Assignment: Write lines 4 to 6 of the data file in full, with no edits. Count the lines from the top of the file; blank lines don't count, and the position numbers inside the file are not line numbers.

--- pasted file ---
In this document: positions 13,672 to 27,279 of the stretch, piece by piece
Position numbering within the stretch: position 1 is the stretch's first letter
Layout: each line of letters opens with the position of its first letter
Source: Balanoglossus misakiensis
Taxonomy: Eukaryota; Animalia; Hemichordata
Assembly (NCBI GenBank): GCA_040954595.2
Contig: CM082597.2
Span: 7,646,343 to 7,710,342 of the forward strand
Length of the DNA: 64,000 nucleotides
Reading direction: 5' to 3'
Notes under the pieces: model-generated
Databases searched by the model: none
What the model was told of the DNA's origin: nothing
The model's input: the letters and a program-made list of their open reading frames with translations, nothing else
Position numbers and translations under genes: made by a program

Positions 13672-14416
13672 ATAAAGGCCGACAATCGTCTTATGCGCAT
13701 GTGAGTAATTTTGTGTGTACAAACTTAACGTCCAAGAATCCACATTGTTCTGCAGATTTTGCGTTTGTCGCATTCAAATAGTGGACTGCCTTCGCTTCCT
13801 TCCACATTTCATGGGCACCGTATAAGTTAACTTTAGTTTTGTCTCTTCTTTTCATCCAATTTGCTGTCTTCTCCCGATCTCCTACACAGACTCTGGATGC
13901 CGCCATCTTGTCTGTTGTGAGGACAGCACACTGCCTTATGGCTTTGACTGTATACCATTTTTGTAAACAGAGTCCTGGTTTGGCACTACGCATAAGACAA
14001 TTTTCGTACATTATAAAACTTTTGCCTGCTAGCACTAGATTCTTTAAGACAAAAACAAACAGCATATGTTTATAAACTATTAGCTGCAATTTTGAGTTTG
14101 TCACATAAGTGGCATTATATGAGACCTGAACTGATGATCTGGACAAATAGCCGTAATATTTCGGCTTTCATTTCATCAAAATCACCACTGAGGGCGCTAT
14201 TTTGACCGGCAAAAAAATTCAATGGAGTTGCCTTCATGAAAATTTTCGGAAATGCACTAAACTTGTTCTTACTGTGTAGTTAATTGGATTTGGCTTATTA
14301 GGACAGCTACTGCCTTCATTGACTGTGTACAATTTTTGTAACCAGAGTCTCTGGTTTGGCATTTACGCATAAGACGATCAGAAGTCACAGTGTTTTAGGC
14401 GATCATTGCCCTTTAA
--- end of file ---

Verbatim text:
Source: Balanoglossus misakiensis
Taxonomy: Eukaryota; Animalia; Hemichordata
Assembly (NCBI GenBank): GCA_040954595.2